Bloating normally occurs on lush pastures with high alfalfa or clover content, but can also happen when animals graze cereal crops, forage rape, and young grass pastures with a high protein content. Alfalfa and ladino clover are considered more hazardous than white Dutch, red or alsike clovers. Cattle appear to be more susceptible to bloat than other ruminants. In addition, some individual animals are more likely to bloat than others.
The bloat hazard may be reduced in a number of ways.
Bloat can happen at any time during the grazing season. A close watch is needed at all times, as the bloat-producing potential of a pasture can change quickly.
Bloated animals must be treated quickly. With the first signs of bloat, remove the animals from the pasture and consult a veterinarian. Keep the animals on their feet and dose the animals with an anti-foaming agent or surfactant such as mineral oil, raw linseed oil or liquid dishwashing detergent. In severe cases, when the animal has gone down and death is imminent, you must puncture the rumen and allow the gas to escape.
Several plant species contain glycosides that can poison animals. Cyanogenic glycosides can be found in wild cherries, marsh-arrow grass, a few strains of New Zealand white clover and in plants in the sorghum family. The amount of cyanogenic glycosides found in these plants is influenced by plant genetics, stage of growth and environmental conditions.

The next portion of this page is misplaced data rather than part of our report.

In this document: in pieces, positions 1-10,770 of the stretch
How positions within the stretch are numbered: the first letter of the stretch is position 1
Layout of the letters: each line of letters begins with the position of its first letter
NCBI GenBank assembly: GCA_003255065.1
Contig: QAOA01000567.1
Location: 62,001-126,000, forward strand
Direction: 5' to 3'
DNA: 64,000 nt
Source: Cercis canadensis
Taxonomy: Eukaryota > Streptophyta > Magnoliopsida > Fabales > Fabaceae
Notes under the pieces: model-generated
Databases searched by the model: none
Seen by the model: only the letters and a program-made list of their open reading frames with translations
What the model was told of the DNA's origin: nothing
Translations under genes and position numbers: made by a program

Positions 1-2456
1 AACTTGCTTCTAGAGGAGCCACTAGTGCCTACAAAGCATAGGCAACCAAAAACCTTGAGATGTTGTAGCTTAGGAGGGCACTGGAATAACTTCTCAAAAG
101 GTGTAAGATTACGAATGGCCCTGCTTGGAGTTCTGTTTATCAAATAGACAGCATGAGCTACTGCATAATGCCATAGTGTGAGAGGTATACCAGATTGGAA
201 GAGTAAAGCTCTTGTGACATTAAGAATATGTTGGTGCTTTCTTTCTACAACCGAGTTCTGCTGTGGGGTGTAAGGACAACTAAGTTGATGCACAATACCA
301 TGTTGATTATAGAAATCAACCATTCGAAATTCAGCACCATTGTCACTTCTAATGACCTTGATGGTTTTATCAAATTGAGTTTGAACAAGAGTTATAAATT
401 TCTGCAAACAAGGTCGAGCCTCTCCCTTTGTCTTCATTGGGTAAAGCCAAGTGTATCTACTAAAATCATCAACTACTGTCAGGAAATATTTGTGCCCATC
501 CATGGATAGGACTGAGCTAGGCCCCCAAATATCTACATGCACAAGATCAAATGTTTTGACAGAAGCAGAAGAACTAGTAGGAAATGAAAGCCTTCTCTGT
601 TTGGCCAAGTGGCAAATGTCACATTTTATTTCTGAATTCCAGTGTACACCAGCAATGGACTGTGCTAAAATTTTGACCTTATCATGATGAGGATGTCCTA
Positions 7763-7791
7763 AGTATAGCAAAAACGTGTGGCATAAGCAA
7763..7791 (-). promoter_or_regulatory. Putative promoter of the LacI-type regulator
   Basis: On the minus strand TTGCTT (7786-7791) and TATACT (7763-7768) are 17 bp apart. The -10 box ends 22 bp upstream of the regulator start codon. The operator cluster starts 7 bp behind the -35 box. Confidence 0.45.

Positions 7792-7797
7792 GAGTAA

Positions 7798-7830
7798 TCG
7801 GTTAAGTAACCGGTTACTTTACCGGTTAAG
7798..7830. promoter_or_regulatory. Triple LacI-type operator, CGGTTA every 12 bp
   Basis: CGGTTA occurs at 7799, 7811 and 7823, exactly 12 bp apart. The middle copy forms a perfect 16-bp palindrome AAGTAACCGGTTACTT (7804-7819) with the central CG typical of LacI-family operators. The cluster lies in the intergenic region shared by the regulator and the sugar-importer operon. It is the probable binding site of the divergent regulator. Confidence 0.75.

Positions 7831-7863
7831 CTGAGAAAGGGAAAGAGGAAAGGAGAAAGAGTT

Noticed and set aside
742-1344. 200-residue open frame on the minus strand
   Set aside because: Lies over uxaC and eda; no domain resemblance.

When ingested, cyanogenic glycosides form prussic acid, which is highly toxic. The prussic acid interferes with the exchange of oxygen from the lungs to the body tissues.
The symptoms of acute poisoning are muscle tremours, difficult, rapid respiration, and convulsions. Death can occur so quickly that the other symptoms are not observed.
The highest levels of glycosides are usually found at early stages of plant growth. Do not graze sorghum-sudan hybrids until it reaches a minimum height of 75 cm and sudan grass a minimum of 45 cm in height. Environmental stress of any kind can increase the amount of cyanogenic glycoside to hazardous levels. After stresses such as drought, long periods of cloudy weather or frost, do not graze sorghum for at least a week. A check on cyanogenic glycoside levels can be done at a feed-testing laboratory.
... on forages and pastures, visit Forages
and Pastures (OMAFRA)
For more information:
Toll Free: 1-877-424-1300